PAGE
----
Brown Sees Different Challenge For WVU In Iowa State’s Brock Purdy
West Virginia faces another dual-threat quarterback on Saturday when Iowa State’s Brock Purdy brings the Cyclones to Morgantown. Asked for a key in defending the tricky ISU sophomore, West Virginia head coach Neal Brown noted that tackling would be important before stopping himself.
“Well, you have to tackle all the time or you will be in trouble,” he said with a laugh.
True enough, but since the Missouri game West Virginia has tackled well in most instances. There are always going to be a few misses, but by and large WVU defenders have done a good job of getting opposing ball carriers on the ground. Purdy, though, will bring a different challenge to some of the other quarterbacks the Mountaineers have seen so far.
“Purdy is faster than some of the other dual threat QBs we have played. He’s playing really good. I am super-impressed. He’s in the conversation to be the best QB we have played,” Brown said a of group that includes Texas’ Sam Ehlinger and Missouri’s Kelly Bryant. “They are playing at an extremely high level, and their stats show that. Purdy is throwing it down the field. Early on, outside of the numbers (Oklahoma’s Jalen) Hurts is putting up, he’s in the discussion as one of the top offensive players in the league.”
Through five games, Purdy is completing 70.8 percent of his passes (121-171) for 1,578 yards and 10 scores against two interceptions. He has also rushed for 203 yards and five scores, including an outstanding 102 yards and two scores this past Saturday in a 49-24 win over TCU.
Although Purdy’s running ability mirrors that of several other quarterbacks that West Virginia has faced this year, Brown noted that there’s not a great deal of similarity in how he runs it as compared to those other QBs, or in how Iowa State schemes it. That, in addition to the need to dress the defense up to give the Cyclones different looks, means that there’s not a great deal that the Mountaineers can carry over from previous game plans.
“Four of the five games we’ve played, we’ve faced a guy who has the ability to run, but how (the Cyclones) run Purdy is different than how Texas runs Ehlinger,” explained Brown. “Missouri, they didn’t run Bryant much. We have to change [the defensive looks] up. We can’t go out and show the same thing we did against Texas.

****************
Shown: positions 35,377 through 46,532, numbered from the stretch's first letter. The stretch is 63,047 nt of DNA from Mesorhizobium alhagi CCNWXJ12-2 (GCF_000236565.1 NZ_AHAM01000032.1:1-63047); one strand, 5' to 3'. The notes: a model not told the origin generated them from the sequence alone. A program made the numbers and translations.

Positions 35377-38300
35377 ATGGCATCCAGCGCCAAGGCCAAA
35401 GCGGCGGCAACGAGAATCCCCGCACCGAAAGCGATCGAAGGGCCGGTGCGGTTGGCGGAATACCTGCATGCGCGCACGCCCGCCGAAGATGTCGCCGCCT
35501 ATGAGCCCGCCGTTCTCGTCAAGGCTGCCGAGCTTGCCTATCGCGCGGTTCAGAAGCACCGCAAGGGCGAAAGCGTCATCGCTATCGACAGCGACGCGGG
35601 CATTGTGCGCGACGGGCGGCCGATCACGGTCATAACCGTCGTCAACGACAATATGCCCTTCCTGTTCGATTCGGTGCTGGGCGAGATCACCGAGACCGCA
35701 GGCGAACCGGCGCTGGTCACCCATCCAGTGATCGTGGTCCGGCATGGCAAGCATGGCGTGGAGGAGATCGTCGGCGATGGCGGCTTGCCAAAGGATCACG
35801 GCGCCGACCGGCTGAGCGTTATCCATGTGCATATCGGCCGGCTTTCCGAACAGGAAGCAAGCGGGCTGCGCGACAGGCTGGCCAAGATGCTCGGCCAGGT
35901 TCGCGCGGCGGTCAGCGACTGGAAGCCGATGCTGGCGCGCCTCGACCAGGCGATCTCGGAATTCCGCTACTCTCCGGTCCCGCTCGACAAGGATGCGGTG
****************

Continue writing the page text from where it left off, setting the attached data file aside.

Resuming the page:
“They will do a good job of putting Purdy in one-on-ones,” he said of the Cyclones’ tactics. We have to tackle him in one-on-one situations. He has a really strong lower body, and he’s fast. He’s broken a lot of tackles this year.”
Immediately following West Virginia’s 42-31 loss to Texas, Brown said he was not down on quarterback Austin Kendall despite his four interceptions, and noted that three of them were not on the transfer QB. Brown reserved the right to change that thought following video review, but on Monday afternoon, he stuck to the main line of his thought process.
“We had 50-plus pass plays called, and when you throw it that many times you put yourself in danger of some turnovers,” Brown analyzed. “He had some bad luck, and I didn’t give him a good play call on the one on third down, so that one was on me.”
Brown previously noted that two of the interceptions were passes that hit the hands of the receiver, and that on another a bad route was the culprit.
No matter where the blame lies, Brown believes Kendall will handle the fallout well.
“He threw for 360-plus yards, and he gave us a chance to win. He understands there are some mistakes he can’t make, and his mindset will be fine as we get back to practice.”
Brown said that Kendall missed last Sunday’s practice, but that he was at all others as the Mountaineers prepared for Texas. That was, according to The Athletic, due to treatment for a cut, originally suffered against Missouri, on his throwing hand that had become infected.
True to form, Kendall has not mentioned it as an issue, and continued to display the toughness he has all season.
“He missed practice on Sunday, but practiced the rest of the time. There are zero questions about his toughness,” Brown said strongly. “Look at the amount of hits he took in the first two games. He’s a tough guy and he came back.”
Brown was also pleased with the play of true freshman Tykee Smith, who moved down from a backup role at cat safety to start at spear in the place of JoVanni Stewart, whose status with the program is in doubt after missing the Texas game for personal reasons.
“Tykee has been playing,” said Brown, dispelling the notion that his appearance at spear was his first significant action of the season. “He played double digit snaps in every game but one. I love the way he plays. He prepares hard and plays hard. He lives for competition. He made some mistakes because he’s a freshman, but am excited about his future, both for the rest of this season and for the remaining three years.”